etcfscrashes instead of umounts. This makes all programs which read
Quick and dirty tests show
etcfs normally umounts on
SIGTERM from root.
It is not clear why this might not be happening during SysV shutdown.
etcfs code does not do any direct signal handling. Debugging
this may require digging into
libfuse's code to see how it handles signals.
On MX Linux, the logged in user is expected to get certain permissions granted from systemd-logind, such as the ability to use the desktop environment's menu to reboot the system.
When running in Bedrock, this does not appear to work. This is likely due to MX Linux's use of SysV and systemd-logind via systemd-shim. The issue does not occur either on pure systemd systems nor on pure SysV systems.
Investigation found some process was reading
local copies of what should
/etc files. This process was somehow reading
content under the
etcfs mount. It is not clear what process was doing
this, nor how it was doing so.
Manually writing through global
/etc files to the init
stratum) resolved the
issue. However, automating this is not suitable as a general solution due to
both performance and implementation complexity concerns.
When GRUB updates
grub.cfg on BTRFS it adds a
subvol= field. Similarly, on
ZFS it adds a
GRUB's logic to populate these fields via
appears to be confused under Bedrock and mis-populate the BTRFS and ZFS
fields. This will cause boot failures.
Until this is resolved, it is strongly recommended not to use Bedrock, GRUB, and BTRFS/ZFS. Any two of the three is fine; consider another bootloader or filesystem.
Some quick digging into
grub-mkrelpath's source found:
grub-mkrelpathgets the major:minor number of the root directory via
/proc/self/mountinfoto find a line with the same major:minor number.
This is fine on most distros which only mount the root partition once.
However, Bedrock's use of bind-mounts results in multiple
/proc/self/mountinfo entries with the same major:minor number, which in turn
grub-mkrelpath may grab the wrong one.
Inconsistent reports have been provided for how well
on Bedrock, both on Manjaro and Arch via AUR. Investigation may be
Most Linux graphics drivers have two components:
Most F/OSS Linux graphics drivers strive to make the two components forward and
backward compatible such that their versions do not have to sync up perfectly.
This allows a kernel from one
stratum to work with an Xorg server from
stratum. However, the proprietary Nvidia drivers require these two
components be in sync. Since the kernel module is shared across
this means every
stratum that does anything with the graphics card requires
the exact same version. Bedrock does not know how to enforce this itself. To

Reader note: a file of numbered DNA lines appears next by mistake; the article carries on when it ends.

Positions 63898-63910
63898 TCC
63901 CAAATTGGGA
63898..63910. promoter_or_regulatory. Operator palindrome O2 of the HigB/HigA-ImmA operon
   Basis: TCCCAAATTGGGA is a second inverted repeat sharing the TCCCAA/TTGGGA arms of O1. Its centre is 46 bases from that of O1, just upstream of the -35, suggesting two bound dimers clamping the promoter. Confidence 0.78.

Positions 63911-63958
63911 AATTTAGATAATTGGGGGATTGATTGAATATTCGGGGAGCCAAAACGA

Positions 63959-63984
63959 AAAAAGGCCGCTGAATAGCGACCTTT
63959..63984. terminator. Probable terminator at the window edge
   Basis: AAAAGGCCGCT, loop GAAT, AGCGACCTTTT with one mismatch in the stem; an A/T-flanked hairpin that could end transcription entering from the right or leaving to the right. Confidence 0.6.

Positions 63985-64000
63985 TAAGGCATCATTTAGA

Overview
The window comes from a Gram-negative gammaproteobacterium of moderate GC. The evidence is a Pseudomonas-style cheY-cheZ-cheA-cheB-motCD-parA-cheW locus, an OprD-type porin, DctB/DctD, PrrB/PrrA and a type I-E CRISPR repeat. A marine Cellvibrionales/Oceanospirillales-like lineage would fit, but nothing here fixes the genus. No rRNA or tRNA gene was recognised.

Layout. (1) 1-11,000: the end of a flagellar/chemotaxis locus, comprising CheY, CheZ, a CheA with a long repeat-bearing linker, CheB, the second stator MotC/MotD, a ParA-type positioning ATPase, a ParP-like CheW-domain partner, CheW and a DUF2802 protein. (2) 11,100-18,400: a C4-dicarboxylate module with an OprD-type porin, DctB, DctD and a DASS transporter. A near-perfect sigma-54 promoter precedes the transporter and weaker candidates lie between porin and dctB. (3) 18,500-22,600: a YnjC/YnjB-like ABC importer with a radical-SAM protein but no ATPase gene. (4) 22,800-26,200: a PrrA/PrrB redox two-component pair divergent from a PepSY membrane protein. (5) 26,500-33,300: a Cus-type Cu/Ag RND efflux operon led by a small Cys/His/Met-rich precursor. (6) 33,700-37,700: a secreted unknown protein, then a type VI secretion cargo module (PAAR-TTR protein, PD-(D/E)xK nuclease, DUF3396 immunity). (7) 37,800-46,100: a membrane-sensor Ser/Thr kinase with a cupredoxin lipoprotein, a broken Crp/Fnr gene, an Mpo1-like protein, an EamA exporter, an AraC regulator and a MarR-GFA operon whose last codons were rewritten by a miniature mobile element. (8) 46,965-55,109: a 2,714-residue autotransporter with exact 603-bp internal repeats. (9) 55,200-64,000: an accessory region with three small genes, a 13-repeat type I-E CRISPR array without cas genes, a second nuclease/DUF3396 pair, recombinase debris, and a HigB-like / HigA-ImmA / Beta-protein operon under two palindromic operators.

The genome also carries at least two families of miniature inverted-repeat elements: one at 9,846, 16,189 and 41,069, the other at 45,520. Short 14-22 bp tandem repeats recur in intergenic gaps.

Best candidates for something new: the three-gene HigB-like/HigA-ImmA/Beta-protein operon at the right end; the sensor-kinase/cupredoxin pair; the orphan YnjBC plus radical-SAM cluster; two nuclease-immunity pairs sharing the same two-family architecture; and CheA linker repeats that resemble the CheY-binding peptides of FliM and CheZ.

work around this, one must manually install distro-agnostic portable
proprietary Nvidia in all
Download the proprietary Nvidia driver. Then run
kernel-stratum is the
stratum providing your kernel. This may
linux-headers package be installed in the
-r: this is important to keep the Nvidia driver installer from "cleaning"
graphics related files in other
for all remaining
strata that require graphics drivers.
bedrock stratum and other strata that do not utilize the graphics
acceleration do not require the Nvidia drivers.
Many Linux distros provide the
man executable via one of the following:
For the most part, any of those three can read man pages from any distro. One may use Debian's
man to read Void Linux's
xbps-install man page and one may use Void Linux's
man to read Debian's
apt man page, for example, despite the fact that Debian uses
man-db and Void uses
There is one discovered exception:
man executable, as provided by distros like Alpine Linux and Void Linux, cannot seem to read Gentoo's man pages.
Work arounds include:
strat gentoo manwhen you want to read a Gentoo man page.
mandocman executables and install at least one other
GTK2 themes provide a
gtkrc file. Export the
variable to a
cross path for this file. For example, Arch Linux's
materia-gtk-theme package provides a
Materia-dark-compact theme whose
gtkrc file is at
which is visible to all strata at
arch is the stratum name. To make this one's GTK2 theme, export
GTK2_RC_FILES to this location in one's environment setup (e.g.
GTK2 has a concept called "theme engines" which do not work cross-stratum. These must be installed in all corresponding strata. Running a GTK2 application without produce warnings such as
Gtk-WARNING **: 19:01:13.566: Unable to locate theme engine in module_path: "industrial",
These are trivially fixed by installing the corresponding engine package in the gtk2 application's stratum.
The GTK2 ecosystem does not appear to support
$XDG_DATA_DIRS. It looks like NixOS explicitly patches support for
$XDG_DATA_DIRS in, and gtk2 documentation mentions only using it for icon themes, not widget or cursor themes. Thus, we cannot simply point
$XDG_DATA_DIRS to look into crossfs.
However, GTK2 appears to follow
$GTK_DATA_PREFIX. It might be possible to point this to crossfs to make this feature just-work
stratum. More investigation is needed.
Most distros have hooks which will update bootloader configuration when a kernel is installed or updated. If the kernel and bootloader providing strata are the same, should work as expected. However, if they differ, the hook will not trigger upon kernel installation/update and the bootloader will not be automatically updated.
If you would like to get your kernel and bootloader from different strata, either create such a hook yourself or manually update the bootloader configuration when the kernel updates.